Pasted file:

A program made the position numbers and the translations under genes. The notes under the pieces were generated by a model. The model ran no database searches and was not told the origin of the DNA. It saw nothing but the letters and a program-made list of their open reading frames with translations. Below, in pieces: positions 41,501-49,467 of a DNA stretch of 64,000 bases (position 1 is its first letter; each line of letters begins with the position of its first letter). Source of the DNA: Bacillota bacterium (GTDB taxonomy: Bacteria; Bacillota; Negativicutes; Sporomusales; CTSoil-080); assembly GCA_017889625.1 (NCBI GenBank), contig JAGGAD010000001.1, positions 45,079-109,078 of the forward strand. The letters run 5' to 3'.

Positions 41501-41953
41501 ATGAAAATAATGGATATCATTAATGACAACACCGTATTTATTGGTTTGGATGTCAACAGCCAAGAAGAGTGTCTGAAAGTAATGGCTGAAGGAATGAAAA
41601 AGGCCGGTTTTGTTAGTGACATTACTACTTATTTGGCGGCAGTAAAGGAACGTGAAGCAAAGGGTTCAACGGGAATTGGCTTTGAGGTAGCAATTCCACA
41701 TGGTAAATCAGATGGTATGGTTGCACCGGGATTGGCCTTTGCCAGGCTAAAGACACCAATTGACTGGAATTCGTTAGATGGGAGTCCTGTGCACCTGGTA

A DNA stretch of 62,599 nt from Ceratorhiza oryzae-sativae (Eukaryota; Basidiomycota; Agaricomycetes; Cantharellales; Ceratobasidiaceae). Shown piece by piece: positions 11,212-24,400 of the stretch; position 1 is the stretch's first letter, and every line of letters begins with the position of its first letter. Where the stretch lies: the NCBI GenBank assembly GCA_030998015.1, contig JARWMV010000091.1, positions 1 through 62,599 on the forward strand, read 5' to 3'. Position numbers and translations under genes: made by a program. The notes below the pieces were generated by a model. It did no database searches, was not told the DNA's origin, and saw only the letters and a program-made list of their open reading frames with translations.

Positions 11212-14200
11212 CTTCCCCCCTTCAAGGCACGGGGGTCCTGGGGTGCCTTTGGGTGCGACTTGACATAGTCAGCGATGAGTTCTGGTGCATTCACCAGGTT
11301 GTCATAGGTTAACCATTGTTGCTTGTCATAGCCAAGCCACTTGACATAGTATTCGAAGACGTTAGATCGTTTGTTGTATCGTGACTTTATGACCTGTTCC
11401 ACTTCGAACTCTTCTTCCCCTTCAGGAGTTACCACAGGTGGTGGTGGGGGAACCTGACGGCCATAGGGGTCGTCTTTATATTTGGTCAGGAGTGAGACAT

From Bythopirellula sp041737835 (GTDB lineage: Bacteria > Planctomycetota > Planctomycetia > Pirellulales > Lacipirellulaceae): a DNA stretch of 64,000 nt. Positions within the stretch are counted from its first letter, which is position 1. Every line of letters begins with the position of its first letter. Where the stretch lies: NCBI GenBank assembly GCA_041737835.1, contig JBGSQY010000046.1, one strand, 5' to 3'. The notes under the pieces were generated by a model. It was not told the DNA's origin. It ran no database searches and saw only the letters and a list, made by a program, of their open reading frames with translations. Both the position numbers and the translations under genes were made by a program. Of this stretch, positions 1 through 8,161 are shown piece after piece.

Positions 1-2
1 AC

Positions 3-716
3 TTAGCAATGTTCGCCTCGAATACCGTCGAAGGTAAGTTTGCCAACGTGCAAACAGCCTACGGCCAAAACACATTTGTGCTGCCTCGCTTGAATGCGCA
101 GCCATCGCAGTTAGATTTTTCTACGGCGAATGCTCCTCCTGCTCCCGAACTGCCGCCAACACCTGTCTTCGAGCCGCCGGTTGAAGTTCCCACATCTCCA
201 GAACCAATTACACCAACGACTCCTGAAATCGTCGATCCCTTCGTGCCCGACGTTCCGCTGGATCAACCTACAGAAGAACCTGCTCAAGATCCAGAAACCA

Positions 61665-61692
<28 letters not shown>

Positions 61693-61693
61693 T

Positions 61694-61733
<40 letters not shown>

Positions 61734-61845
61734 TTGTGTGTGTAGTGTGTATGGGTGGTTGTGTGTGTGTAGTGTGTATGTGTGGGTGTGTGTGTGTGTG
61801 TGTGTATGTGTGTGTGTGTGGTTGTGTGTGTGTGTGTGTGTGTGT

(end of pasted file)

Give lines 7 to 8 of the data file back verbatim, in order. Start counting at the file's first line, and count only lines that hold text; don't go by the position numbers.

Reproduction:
Positions 11212-14200
11212 CTTCCCCCCTTCAAGGCACGGGGGTCCTGGGGTGCCTTTGGGTGCGACTTGACATAGTCAGCGATGAGTTCTGGTGCATTCACCAGGTT